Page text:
By: David Beckman and Fanta Kamakaté
At COP26, the Pisces Foundation joined over 20 philanthropies in a first-of-its-kind alliance intended to fund more than $300 million to drastically reduce methane emissions around the world. This commitment comes alongside a pledge by over 100 countries to reduce methane emissions by 30% by 2030 to accelerate and scale the methane mitigation needed to protect our communities.
As a number of our grantees and others have observed, this is the “methane moment.” There is no solution to climate change that doesn’t involve drastic reduction of all pollutants disrupting the climate–including a set of “super pollutants” which, pound for pound, are more potent than carbon dioxide but do not last as long in the atmosphere. Methane is chief among these “super pollutants.” As our grantee, Environmental Defense Fund’s Steven Hamburg, put it in Science Magazine, “[w]hat will happen over the next 20 years is dominated by short-lived pollutants we will release today. We need to use the fast response system, which is the short-lived climate pollutants, while we aggressively go after the long response system, which is CO2.”
[Photo Credit: Clean Air Task Force]
When the Pisces Foundation launched in late 2012, we decided to focus our climate efforts on supporting advocates working on the “fast response system”–cutting super pollutants. As a new foundation, it was clear that as critical as carbon dioxide reductions were then–and are today–we could make the most significant contribution by helping philanthropy better distribute its resources to reduce the full range of climate-heating pollutants. Reducing super pollutants has the potential to prevent 0.6°C of warming by 2050, an impact up to 7 times greater than that of reducing CO2 alone in that timeframe. Moreover, cutting super pollutants will also deliver improved air quality and better public health–ultimately preventing an estimated 2.4 million premature deaths each year from air pollution globally.
On methane, our Foundation so far has focused on supporting advocates’ efforts to curb methane emissions from fossil fuel production in North America. According to the International Energy Agency, fossil fuel production is responsible for about a third of all methane emissions from human activities. Thankfully current technologies can reduce more than 70% of emissions from oil and gas production, and 45% of the sector’s emissions can be reduced at no net cost. Our partners have contributed to significant progress. EDF, Clean Air Task Force, and their partners provided impactful technical and policy input to support Canada and Mexico in adopting requirements to fix leaks from oil and gas production, reducing methane emissions from the sector by 40-45% in 2025. WRI and Oxfam have made the case for including super pollutants in countries’ Nationally Determined Contributions to meet the Paris Agreement and highlighted opportunities in agriculture. In China, Energy Foundation China and its partners are identifying the most promising opportunities to reduce methane in line with China’s climate commitments. In the U.S., our partners at the Methane Partners Campaign, Earthworks, Clean Air Task Force, EDF, and GreenLatinos have been hard at work advocating for updated, more effective methane regulations. The draft rules released by EPA earlier this month are a good first step toward achieving the full potential of methane emission reductions possible.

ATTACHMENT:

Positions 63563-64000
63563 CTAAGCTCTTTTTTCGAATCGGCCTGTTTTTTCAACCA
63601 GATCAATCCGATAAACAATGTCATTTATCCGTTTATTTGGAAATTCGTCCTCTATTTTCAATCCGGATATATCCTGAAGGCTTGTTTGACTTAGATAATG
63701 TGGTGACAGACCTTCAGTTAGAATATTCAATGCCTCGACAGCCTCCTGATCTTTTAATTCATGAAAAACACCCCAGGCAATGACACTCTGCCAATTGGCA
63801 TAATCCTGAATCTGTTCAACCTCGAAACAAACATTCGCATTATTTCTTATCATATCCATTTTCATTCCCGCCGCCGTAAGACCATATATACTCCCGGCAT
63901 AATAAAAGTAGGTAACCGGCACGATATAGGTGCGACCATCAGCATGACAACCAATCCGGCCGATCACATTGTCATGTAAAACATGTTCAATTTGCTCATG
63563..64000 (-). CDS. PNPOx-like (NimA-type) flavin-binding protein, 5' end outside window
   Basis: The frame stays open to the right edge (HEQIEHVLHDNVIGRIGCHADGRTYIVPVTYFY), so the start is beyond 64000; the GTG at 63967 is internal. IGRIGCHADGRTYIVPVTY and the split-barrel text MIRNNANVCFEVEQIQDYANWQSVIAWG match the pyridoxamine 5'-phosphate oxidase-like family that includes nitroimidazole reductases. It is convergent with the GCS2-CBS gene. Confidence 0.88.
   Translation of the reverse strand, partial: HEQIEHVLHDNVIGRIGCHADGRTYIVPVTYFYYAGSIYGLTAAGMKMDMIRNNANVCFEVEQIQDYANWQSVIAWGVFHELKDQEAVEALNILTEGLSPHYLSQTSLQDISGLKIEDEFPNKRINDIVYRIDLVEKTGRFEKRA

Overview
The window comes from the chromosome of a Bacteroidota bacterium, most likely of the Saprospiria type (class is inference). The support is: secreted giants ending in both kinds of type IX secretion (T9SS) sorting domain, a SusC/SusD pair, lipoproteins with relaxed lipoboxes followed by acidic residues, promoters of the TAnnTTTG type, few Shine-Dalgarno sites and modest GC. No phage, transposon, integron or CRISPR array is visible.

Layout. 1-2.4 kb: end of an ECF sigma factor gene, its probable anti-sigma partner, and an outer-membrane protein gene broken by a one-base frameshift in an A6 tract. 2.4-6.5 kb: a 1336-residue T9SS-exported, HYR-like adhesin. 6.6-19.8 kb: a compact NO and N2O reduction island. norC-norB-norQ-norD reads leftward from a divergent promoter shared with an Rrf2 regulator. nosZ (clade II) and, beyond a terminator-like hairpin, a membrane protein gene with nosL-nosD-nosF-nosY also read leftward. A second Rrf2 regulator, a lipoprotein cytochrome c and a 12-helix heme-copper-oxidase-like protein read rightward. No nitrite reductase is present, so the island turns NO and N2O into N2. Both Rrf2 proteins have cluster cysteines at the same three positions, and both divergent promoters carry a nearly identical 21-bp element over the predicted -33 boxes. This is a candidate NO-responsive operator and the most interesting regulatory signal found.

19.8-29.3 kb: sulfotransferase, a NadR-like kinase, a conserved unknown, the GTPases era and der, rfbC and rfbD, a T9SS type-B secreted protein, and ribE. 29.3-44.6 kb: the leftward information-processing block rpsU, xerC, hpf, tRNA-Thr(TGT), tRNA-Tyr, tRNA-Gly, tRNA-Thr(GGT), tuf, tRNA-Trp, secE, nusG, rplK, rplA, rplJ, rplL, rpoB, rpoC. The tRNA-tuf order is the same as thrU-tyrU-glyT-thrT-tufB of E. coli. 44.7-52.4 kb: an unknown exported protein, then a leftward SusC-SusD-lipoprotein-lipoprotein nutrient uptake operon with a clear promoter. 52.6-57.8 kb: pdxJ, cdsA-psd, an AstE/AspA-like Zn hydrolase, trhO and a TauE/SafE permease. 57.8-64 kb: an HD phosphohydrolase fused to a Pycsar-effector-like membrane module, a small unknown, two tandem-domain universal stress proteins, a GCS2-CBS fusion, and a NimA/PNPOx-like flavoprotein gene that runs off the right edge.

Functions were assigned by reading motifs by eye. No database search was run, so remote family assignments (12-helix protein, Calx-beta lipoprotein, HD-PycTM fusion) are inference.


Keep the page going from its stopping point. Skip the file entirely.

[Photo Credit: Build Back Fossil Free]
So what’s next? Three next steps are critical. First, efforts to reduce methane must work hand in hand with a just transition away from fossil fuels and the buildout of new fossil fuel infrastructure. Our partners at the Indigenous Environmental Network, Climate Justice Alliance, and Future Coalition are creating powerful frameworks for and are organizing to ensure a just transition centered on knowledge from the most impacted communities.
Second, in order for philanthropy to be most supportive, it must structure grantmaking to minimize blind spots and maximize insight, creativity, and effectively varied approaches. Funding decisions to scale up work to mitigate methane must be informed by the field and movement who have brought us to this moment. Partnership with communities on the frontline of methane pollution and climate impacts all around the world is essential to ensure just and durable solutions to today’s climate crisis.
Third, given the immense potential impact, it is exciting to see more philanthropic resources flowing to super pollutants like methane–but the global scale of the problem and opportunities require even more. New data from our partner ClimateWorks Foundation details a rising but still insufficient philanthropic focus on climate. We have no time to lose. Methane, and super pollutants overall, did not become a problem in the last few years. Scientists and advocates have been pressing for action for decades, as Jennifer Kurz, who played a central role in establishing our Foundation’s climate program, noted in 2015 (her 2013 blog discusses President Obama’s Climate Action Plan, which committed the U.S. to methane reductions). As we scale up, it’s essential that enough super pollutant funding is available to implement the “fast response system” that is incontrovertibly a cornerstone of our collective futures.
All together, these efforts will help to build the world we need–a world where nature and people can thrive together.